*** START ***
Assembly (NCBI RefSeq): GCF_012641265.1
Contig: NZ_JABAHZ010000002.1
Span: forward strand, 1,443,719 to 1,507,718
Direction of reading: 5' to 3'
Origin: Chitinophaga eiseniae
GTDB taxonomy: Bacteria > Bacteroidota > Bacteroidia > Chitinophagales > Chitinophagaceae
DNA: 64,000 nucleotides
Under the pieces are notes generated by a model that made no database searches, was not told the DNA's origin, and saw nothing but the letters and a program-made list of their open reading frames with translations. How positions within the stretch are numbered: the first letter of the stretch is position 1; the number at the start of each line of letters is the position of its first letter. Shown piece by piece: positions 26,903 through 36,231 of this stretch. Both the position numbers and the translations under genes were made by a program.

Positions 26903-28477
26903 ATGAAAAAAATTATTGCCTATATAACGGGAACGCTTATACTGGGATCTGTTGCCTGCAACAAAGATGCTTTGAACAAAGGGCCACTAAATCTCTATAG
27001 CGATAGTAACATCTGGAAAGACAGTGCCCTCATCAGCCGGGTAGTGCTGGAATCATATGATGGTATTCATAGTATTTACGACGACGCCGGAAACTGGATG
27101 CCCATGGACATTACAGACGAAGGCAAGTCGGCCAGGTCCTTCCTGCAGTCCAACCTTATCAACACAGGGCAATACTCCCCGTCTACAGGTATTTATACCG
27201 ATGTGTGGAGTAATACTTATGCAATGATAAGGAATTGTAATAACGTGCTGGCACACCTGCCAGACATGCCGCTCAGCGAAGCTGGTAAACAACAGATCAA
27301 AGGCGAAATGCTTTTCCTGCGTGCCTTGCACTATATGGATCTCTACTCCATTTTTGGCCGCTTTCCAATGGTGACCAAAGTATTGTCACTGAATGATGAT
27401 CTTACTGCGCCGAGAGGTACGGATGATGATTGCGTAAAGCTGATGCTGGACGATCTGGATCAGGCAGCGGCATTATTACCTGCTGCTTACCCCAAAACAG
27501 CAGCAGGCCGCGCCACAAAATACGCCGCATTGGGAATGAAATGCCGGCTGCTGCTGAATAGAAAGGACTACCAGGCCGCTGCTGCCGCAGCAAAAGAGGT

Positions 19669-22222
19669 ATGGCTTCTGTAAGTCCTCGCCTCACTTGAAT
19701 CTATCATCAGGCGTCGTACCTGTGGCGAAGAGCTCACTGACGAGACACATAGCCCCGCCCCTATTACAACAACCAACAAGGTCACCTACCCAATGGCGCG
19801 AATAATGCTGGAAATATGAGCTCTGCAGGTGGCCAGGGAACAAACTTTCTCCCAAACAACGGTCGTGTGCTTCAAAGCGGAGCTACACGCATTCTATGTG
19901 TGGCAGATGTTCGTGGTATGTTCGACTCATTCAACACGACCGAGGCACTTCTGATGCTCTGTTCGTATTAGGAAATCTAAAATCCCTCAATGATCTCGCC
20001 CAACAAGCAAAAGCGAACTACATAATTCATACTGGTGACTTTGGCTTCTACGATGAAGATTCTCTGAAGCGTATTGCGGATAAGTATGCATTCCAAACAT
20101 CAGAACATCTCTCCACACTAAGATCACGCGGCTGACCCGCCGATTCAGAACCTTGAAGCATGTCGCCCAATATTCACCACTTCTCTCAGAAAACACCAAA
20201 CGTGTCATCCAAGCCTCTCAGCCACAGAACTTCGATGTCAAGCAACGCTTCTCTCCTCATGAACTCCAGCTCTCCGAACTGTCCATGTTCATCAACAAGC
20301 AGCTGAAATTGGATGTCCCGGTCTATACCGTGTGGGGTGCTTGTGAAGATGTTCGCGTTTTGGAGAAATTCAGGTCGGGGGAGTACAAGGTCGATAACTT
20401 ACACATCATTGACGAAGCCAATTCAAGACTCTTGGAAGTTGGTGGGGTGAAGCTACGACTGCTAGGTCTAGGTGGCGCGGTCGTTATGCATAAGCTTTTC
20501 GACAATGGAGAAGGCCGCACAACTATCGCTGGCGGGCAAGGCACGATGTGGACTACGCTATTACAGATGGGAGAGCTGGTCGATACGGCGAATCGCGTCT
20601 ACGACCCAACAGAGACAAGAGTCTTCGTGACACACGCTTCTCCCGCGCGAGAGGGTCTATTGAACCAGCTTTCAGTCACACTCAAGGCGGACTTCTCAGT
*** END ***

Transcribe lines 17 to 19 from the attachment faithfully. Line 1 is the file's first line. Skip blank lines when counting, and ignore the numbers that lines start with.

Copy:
Positions 19669-22222
19669 ATGGCTTCTGTAAGTCCTCGCCTCACTTGAAT
19701 CTATCATCAGGCGTCGTACCTGTGGCGAAGAGCTCACTGACGAGACACATAGCCCCGCCCCTATTACAACAACCAACAAGGTCACCTACCCAATGGCGCG